Monday, March 28, 2011

A lecture about the genetics of behaviour

I let the students in my genetics-pilot class choose a topic for me to teach about, and they chose The Genetics of Behaviour.  The class comes up next Monday (the second-last class of the term), so I need to get to work on it.  Of course I know nothing about this, but that's not a big problem - I can certainly learn.

The problem is that all I've found is various individual studies that connect particular behaviours with particular genotypes.  All very well, each reasonably good science about an interesting behaviour, but essentially just a series of anecdotes.  What I'm hoping to come up with is a lesson, or a take-away message, or some unifying principle.

What form might such a principle take?  That behaviour is a biochemical phenomenon?  That it isn't?  That we still have free will?  That we don't?   That nature and nurture interact to determine behaviour, as everything else? 

Maybe I should start the class by raising the big questions (after I start preparing for the class by finding out what these are).  What is consciousness?  No, too big.  Do we have 'free will'?  Also too big.  In fact, I think both these questions should be better handled by saying "What do we want the words 'consciousness' or 'free will' to mean?"  After we've settled on clear definitions we'll be in a better position to answer questions about them.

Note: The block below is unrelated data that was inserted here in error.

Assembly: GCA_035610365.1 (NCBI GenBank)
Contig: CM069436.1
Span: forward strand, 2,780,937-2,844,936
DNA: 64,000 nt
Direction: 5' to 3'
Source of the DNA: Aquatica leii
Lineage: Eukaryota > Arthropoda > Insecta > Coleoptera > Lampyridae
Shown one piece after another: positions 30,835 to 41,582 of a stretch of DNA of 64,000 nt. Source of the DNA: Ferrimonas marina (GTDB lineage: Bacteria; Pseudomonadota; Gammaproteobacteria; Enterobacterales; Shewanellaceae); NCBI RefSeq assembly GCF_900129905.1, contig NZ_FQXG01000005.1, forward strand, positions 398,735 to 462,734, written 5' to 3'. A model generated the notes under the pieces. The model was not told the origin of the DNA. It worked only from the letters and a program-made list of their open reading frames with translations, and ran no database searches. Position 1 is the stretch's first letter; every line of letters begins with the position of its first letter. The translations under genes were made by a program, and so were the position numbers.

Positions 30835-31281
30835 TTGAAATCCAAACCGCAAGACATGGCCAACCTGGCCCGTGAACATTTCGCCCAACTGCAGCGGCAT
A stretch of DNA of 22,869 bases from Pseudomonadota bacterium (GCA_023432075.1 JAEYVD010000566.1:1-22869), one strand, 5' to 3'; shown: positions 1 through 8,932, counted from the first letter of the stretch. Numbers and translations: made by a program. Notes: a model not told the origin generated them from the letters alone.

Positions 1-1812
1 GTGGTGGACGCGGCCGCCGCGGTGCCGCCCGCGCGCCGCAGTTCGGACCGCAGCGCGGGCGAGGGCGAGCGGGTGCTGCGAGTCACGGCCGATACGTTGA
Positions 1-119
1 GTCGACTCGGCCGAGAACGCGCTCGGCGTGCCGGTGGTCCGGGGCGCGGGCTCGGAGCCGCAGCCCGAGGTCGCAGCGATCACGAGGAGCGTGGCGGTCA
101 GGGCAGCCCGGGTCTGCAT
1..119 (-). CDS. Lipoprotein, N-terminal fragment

So I won't start with such big questions.  How about 'What can genetics teach us about why we behave the way we do?"  A bit vague.  Should I pick one behaviour that's been well studied and report on the findings?  Not if it's a boring behaviour like the ability of rats to remember the location of an underwater platform.  What about all those Drosophila vegetable mutants (rutabaga, cabbage, turnip, dunce)?

Sexual behaviour is much more interesting, especially to college kids.  And it's where natural selection/sexual selection has probably acted very strongly, but in complex ways.  Maybe the genetics of sexual orientation - review the studies, tell them whether there is any good data at all?  Wikipedia looks like a good starting point, but it tells me that there's very little good data, certainly not enough to base a whole lecture on.

What about human pheromones?  The whole question of whether we pick our mates partly because they have different HLA alleles than we do.  All those T-shirt-sniffing experiments are thought to be detecting genetic differences.  And there's that ocytocin study, and lots of sleazy marketing.  And then I could end with the new Drosophila study showing that the smells being used for mate choice can come from bacteria which come from the food source...

Tuesday, March 15, 2011

The 'calibration' part works!